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Global conference on teaching chemical science

Nobel laureate John Polanyi presented a plenary session at the conference

More than 450 educators from around the globe are gathering at the University of Toronto for a week-long conference dedicated to improving education in the chemical sciences.

The bi-annual International Conference on Chemistry Education, returns to Canada for the first time since 1989. This year, it focuses on communications, particularly on ways educators can forge global links in the chemistry teaching and learning communities, and how technological advances in communications can be used to establish innovative learning partnerships.

Senior lecturers Judith Poë and Andy Dicks are conference co-chairs. Both are members of the President’s Teaching Academy, and are passionate about sharing innovative ways to teach chemical sciences.

Poë points to important shifts in teaching practices and academic study, such as a growing interest in “greening” laboratories, the use of social media as a teaching tool, a new focus on global and multi-cultural perspectives and initiatives, real-world applications for knowledge and implementation of service learning projects for course credits.

Poë adds that the conference gives educators a chance to get out of the laboratory and share teaching techniques, resources and burgeoning technologies. In turn, this helps students learn and share their own knowledge more effectively.

A presentation by U of T professor Yu-Ling Cheng, associate professor Suzanne Jackson (Dalla Lana School of Public Health) and Asian Institute director Joseph Wong (Munk School of Global Affairs) promises to be a highlight of the week. Cheng will discuss an innovative interdisciplinary course that engages students in a practical outreach and research project on public health in Bangladesh. Now in its second year, Global Challenges: A Mechanism for Developing Global and Interdisciplinary Competencies unites students from engineering, health and social sciences to work with community stakeholders and faculty to develop solutions to a specific global issue. Current students are creating a sustainable plan to combat childhood hunger in Bangladesh.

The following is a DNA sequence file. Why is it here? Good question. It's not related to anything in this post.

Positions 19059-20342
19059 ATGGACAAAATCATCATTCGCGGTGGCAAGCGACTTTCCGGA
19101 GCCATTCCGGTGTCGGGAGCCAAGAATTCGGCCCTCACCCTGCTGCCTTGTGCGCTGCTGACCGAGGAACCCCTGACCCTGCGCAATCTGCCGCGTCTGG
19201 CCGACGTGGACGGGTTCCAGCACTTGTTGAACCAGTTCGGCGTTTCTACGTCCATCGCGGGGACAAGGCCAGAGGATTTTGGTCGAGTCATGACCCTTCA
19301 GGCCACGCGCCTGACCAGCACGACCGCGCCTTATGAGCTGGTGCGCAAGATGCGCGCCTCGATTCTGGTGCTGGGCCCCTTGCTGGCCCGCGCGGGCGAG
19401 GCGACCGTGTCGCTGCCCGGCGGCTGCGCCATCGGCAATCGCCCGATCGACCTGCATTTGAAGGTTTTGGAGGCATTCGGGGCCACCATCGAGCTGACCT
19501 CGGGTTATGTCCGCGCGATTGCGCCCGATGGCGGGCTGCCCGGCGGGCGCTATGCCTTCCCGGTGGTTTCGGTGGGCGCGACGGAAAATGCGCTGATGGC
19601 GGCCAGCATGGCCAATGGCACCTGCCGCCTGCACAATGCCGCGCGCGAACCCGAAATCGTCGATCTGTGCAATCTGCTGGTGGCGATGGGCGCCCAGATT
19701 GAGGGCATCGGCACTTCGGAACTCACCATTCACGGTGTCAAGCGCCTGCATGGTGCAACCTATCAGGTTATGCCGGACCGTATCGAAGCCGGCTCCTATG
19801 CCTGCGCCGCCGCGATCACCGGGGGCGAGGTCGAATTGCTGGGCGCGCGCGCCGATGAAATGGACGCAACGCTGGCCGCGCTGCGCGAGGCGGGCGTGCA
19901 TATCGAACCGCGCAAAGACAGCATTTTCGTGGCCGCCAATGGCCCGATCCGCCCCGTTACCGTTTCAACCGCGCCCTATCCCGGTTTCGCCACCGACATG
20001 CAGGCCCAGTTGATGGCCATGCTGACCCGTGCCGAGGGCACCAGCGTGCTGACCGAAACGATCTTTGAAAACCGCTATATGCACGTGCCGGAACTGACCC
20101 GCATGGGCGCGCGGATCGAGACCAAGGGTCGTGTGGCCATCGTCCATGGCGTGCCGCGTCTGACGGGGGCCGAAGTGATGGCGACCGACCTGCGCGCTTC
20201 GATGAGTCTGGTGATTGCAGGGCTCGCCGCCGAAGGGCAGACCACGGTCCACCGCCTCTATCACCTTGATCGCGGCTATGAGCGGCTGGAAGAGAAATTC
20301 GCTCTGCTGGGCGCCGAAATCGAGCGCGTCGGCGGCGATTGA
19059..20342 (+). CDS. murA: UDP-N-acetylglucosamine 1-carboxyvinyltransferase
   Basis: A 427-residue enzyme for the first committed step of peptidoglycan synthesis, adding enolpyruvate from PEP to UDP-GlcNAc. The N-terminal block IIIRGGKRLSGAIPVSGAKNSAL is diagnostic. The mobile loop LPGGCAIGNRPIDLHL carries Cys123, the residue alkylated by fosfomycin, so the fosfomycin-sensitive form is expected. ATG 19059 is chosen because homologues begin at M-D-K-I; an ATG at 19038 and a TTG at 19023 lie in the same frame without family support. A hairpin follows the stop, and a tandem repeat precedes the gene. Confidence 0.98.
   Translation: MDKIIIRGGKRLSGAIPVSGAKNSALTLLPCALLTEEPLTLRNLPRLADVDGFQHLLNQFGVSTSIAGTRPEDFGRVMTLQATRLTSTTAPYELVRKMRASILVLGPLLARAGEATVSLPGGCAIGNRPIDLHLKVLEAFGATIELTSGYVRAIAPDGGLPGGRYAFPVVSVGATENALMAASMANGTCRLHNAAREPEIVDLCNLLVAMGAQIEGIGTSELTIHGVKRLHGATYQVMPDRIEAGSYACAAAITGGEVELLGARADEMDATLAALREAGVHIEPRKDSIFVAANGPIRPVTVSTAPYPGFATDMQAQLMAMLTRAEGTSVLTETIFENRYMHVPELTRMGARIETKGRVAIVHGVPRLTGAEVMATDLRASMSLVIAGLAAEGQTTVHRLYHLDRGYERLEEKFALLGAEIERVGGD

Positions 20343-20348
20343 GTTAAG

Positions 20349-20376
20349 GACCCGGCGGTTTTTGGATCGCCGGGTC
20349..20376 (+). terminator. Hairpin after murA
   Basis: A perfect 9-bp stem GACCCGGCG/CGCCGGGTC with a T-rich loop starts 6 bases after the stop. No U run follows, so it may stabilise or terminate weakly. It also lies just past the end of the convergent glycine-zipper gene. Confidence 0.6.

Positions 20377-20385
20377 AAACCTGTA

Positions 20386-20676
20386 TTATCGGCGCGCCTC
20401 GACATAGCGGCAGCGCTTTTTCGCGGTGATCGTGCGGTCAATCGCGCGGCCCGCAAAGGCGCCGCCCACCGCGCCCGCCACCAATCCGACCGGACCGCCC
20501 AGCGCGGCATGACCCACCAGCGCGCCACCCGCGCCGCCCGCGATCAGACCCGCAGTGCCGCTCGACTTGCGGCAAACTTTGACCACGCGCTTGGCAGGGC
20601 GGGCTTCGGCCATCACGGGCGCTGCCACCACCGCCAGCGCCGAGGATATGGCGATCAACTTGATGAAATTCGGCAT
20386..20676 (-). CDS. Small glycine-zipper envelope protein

Other ICCE presentations from U of T faculty and staff include:

  • Nobel Prize winner and U of T professor John Polanyi presents a plenary session, “How Discoveries Are Made, and Why it Matters”
  • UTM lecturer Paul Piunno, with Zeeshan Habeeb and Laura Fedoryshin, lead a practical course demonstration used in analytic chemistry classes. It features the use of fruit peels to remove heavy metals from water as a method to teach core concepts to students
  • Judith Poë presents on how to best engage the so-called “Echo Generation” through problem-based learning, an instructional pedagogy she has employed in her own teaching practice
  • Andy Dicks presents on several topics, including the use of freeware software, how to teach scientific writing to students and greening the chemistry lab
  • Senior Lecturer Chris Ambidge presents on the benefits for students and faculty in switching from paper reports to oral presentations in the classroom

The conference runs from July 13 to 19 and includes an opening reception and plenary session on the St. George Campus, technical sessions through the week at the Metro Toronto Convention Centre and hands-on technical workshops at laboratories in U of T’s Lash Miller Building.

(See the full ICCE Conference program.)